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    Syria widens offensive in border areas

    Troops battle rebels for control of hilltop villages

    AL-QASR, LEBANON — Syrian soldiers backed by warplanes battled rebels for control of strategic hilltop villages near the Lebanese border on Friday, as government troops step up counterattacks against opposition forces threatening regime supply lines on the country’s frontiers.

    Bomb blasts and shots fired into the air to mourn a fallen Syrian government soldier could be heard on the Lebanese side of the border as fighting raged around Qusair, a contested central Syrian town near a key highway between Damascus and the coast.

    The battles there came as government forces launched a second offensive against rebels in the province of Daraa on the Jordanian border, where the opposition has been making steady advances in recent weeks.


    While President Bashar Assad’s forces are stretched thin and much of the country has been allowed to slip into the hands of the rebels, the government is still fighting hard to keep control of airports, seaports, and roads linking them to the capital Damascus that are seen as essential to its survival.

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    Also on Friday, activists said rebels clashed with troops in the northeastern border city of Qamishli, 2 miles away from the border with Turkey. Fighting is rare in the predominantly Kurdish and Christian city, where rebels usually maintain a truce with the government.

    It was not clear what prompted the clashes, which according to the Britain-based Syrian Observatory for Human Rights included members of the Islamist extremist Jabhat al-Nusra group.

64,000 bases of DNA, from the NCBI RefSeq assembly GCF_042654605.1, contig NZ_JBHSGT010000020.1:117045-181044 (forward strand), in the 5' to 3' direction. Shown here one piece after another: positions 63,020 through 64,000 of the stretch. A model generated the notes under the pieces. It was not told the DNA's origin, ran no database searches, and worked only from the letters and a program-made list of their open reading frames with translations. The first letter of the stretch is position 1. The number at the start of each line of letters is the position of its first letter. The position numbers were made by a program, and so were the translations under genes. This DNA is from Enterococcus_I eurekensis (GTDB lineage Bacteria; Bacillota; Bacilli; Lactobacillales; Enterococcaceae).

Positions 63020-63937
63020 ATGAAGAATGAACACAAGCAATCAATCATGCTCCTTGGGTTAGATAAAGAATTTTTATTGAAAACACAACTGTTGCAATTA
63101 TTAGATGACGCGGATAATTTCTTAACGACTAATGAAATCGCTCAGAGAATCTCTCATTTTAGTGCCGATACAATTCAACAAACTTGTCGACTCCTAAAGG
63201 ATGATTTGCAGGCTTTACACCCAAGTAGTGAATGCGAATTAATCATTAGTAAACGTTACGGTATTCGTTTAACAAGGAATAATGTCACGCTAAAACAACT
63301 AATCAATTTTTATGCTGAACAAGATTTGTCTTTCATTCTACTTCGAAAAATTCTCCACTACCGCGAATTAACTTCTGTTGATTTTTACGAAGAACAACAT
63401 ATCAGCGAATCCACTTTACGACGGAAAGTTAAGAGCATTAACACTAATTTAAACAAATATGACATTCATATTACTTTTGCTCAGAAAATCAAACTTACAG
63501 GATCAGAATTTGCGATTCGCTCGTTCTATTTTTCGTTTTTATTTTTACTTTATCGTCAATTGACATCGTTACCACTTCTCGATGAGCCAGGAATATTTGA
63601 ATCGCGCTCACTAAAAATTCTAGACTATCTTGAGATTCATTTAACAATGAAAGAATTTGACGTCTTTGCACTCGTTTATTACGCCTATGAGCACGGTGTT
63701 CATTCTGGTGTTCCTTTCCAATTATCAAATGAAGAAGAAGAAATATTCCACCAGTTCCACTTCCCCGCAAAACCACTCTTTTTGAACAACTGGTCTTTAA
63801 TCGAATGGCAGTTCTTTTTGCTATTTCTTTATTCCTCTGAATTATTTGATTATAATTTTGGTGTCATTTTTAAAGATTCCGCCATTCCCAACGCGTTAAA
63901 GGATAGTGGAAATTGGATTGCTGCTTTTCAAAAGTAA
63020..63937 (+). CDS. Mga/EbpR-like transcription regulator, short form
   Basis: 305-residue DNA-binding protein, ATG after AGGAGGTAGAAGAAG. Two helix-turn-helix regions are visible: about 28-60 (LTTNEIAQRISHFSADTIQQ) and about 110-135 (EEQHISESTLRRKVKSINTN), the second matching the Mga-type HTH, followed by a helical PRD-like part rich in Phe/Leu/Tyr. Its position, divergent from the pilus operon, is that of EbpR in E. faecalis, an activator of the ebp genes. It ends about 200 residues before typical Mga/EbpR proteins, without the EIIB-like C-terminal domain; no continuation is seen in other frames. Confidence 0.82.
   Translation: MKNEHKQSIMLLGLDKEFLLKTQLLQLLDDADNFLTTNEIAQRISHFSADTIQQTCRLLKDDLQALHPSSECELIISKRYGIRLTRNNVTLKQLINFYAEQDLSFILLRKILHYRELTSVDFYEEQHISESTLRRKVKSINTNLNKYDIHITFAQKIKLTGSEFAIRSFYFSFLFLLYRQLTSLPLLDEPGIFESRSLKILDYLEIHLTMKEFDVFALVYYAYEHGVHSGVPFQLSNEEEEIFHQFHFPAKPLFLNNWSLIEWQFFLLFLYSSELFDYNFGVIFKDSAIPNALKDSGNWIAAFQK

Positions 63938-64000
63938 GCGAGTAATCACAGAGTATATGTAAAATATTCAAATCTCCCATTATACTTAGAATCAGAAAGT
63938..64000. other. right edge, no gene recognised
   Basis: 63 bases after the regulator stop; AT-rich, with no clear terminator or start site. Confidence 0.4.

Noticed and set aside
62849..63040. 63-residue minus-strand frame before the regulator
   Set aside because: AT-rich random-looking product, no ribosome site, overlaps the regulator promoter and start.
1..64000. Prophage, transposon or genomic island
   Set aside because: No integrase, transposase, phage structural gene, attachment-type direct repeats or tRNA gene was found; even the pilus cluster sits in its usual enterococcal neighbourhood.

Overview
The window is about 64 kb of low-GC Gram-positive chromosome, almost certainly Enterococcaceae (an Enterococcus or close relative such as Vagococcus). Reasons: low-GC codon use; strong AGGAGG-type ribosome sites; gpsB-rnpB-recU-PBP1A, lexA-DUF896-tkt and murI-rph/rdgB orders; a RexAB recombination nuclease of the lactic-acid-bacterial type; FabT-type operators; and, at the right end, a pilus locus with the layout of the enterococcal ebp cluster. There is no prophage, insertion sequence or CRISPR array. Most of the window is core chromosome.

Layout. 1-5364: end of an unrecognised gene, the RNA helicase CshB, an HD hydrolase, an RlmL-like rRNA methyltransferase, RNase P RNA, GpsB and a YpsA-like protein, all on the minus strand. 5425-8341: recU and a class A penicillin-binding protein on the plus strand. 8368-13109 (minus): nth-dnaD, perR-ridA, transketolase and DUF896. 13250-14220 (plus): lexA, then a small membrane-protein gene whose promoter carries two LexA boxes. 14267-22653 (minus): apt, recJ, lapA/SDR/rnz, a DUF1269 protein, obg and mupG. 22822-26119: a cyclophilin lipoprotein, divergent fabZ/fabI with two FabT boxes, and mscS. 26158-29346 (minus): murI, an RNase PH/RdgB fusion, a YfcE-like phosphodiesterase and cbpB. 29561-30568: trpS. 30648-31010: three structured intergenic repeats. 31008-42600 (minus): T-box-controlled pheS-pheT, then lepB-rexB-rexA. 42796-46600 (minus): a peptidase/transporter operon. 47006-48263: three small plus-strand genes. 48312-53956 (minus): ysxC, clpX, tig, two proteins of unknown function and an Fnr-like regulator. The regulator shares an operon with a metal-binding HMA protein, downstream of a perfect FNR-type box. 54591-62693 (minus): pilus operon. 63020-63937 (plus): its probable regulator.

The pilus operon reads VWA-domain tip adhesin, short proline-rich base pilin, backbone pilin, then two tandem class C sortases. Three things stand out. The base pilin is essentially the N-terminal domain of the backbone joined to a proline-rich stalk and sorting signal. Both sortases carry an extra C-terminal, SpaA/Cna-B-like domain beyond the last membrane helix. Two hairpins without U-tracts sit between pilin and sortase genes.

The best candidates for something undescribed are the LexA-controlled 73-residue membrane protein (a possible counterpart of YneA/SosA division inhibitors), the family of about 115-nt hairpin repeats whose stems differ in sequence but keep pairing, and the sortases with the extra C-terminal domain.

Syria’s rebels have gained momentum and made significant gains in the past weeks, largely due to an influx of arms. Arab officials and Western military experts say Mideast powers opposed to Assad have stepped up weapons supplies to Syrian rebels, with Jordan opening up as a new route.

    While much of the recent fighting has focused in Daraa, rebels have also made advances in Homs Province near Lebanon. The province saw some of the heaviest fighting during the first year of the Syrian conflict, which erupted in March 2011, and intermittent episodes of violence since.


    On Friday, sporadic explosions inside Syria echoed across the Lebanese side of the border and an Associated Press reporter said Syrian warplanes carried out at least one airstrike inside Syrian territory near the town of Qusair.

    Six people in the area, including two children, were killed when a shell struck their home, the Syrian Observatory for Human Rights said. Four rebel fighters were also killed.

    The region overlooks a highway running between Damascus, Homs, and a coastal enclave that is the heartland of Syria’s Alawites, the minority Shi’ite offshoot sect to which Assad belongs, and is also home to the country’s two main seaports, Latakia and Tartus.

    Overlooking Qusair from the Lebanese side are villages populated mostly by Shiite Muslim supporters of the Hezbollah militant group, which has backed Assad’s regime. The rebels are overwhelmingly Sunni Muslim.

    Syrian TV reported Friday that armed forces ‘‘restored peace and security’’ to Tal al-Nabi Mindo, a village that it described as occupying the highest hill in the region. Activists say it was taken a month ago by rebels.


    Members of the Popular Committees, a Hezbollah-backed group that has fighters in the border villages, said the Syrian army captured Tal al-Nabi Mindo on Thursday after a day of heavy fighting.